The building also doesn’t draw attention through its form. Polite to its neighbours, it maintains a consistent massing and frontage to Reservoir Street, picking up floor levels and height lines from the adjoining buildings, aligning its parapet and stepping higher levels back in order not to overbear or overshadow neighbours or the street. The rhythm of columns and window bays is unobtrusive, reflecting the pattern of the early and mid-20th-century warehouses in the vicinity.

It’s faced in brick, like the former industrial buildings around it. But this is where things get interesting. These are bricks like you’ve never seen – their custom-made blue-green glaze as lustrous and rich as enamel. Visiting the building, I couldn’t get enough of this surface – the variation and depth of the colour, the aquamarine and lapis, the shine and glimmer, like swimming through a kelp forest. The effect is amplified by a gentle inward scoop in each window bay, with these indents deepening at ground level into inverted curved-glass bay windows with deep ledges for passers-by to sit.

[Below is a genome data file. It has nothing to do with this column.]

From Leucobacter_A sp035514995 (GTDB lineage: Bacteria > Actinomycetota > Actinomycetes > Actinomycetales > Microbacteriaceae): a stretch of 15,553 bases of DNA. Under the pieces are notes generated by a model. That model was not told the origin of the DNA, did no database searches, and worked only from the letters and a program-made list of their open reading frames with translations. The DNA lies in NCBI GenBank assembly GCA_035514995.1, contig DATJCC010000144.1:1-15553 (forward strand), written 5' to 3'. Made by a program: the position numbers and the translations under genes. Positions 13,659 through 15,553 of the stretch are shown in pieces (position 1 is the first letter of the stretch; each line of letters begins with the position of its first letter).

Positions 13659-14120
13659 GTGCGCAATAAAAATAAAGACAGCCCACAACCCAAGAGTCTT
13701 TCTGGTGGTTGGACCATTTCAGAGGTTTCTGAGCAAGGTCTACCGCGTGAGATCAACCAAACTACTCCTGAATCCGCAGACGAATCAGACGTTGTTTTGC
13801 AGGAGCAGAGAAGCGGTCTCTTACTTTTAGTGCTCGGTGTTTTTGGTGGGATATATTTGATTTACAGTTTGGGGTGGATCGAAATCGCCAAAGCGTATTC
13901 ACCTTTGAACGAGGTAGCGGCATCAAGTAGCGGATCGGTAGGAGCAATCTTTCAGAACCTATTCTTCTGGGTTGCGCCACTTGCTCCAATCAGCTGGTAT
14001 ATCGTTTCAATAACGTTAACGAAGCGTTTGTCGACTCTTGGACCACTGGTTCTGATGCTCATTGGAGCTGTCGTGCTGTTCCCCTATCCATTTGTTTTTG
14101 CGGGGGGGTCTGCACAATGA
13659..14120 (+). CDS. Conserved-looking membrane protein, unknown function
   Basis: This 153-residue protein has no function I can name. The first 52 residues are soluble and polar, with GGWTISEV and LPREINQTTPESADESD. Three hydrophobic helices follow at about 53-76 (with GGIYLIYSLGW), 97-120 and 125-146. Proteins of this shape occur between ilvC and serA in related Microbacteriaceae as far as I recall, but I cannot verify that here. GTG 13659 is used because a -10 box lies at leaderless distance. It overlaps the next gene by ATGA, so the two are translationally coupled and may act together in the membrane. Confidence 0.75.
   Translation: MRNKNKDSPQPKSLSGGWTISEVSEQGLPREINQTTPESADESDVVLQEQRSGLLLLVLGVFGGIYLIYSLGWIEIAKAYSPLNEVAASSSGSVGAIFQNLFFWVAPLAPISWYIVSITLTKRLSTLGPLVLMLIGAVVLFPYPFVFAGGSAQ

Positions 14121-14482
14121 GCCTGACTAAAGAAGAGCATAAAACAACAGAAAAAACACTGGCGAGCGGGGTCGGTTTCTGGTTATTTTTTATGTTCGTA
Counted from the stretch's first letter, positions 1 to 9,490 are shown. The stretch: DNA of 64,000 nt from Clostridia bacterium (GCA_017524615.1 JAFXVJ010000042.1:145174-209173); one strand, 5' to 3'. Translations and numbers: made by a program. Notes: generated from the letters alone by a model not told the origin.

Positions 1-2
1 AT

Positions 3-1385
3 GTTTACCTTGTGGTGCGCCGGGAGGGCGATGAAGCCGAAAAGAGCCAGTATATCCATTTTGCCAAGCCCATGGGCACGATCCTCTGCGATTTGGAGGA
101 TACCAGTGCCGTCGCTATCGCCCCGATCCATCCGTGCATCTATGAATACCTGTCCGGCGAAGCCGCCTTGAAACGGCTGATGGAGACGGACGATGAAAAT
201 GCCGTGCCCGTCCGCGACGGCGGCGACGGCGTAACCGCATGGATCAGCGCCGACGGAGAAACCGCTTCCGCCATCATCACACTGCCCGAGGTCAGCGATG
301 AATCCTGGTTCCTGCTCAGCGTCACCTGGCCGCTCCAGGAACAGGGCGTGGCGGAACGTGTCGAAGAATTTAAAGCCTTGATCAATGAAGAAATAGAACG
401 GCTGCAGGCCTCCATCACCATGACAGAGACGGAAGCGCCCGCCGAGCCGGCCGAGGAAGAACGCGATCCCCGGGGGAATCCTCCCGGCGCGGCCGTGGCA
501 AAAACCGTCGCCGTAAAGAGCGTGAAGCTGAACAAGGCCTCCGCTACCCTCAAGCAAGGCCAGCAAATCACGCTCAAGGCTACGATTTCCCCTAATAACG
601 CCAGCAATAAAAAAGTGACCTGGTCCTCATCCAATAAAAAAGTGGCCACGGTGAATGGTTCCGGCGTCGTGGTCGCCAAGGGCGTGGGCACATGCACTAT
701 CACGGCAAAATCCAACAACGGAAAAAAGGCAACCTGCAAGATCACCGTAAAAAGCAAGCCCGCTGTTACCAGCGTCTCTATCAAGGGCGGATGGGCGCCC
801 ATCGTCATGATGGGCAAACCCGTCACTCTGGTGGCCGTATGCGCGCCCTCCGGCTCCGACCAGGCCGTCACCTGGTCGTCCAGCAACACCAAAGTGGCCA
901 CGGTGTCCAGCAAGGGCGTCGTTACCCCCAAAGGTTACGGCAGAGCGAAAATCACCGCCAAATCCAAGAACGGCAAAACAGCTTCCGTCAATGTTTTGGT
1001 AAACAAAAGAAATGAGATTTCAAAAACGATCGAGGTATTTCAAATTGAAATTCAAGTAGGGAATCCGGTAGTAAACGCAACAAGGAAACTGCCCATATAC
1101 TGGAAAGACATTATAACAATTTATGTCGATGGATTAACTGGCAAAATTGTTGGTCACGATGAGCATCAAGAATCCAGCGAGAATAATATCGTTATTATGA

Overall it’s a strikingly beautiful, generous façade achieved through the use of one stunning material on an otherwise highly decorous building. And then there is that side lane – a long top-lit slot, 2.5 metres wide and 40 metres long, lined on one side by the smooth precision of the new building and on the other by the remnant rough-textured brick of its neighbour. Unblocking this vein lets the city flow through, offering a new moment of permeability in the pedestrian network.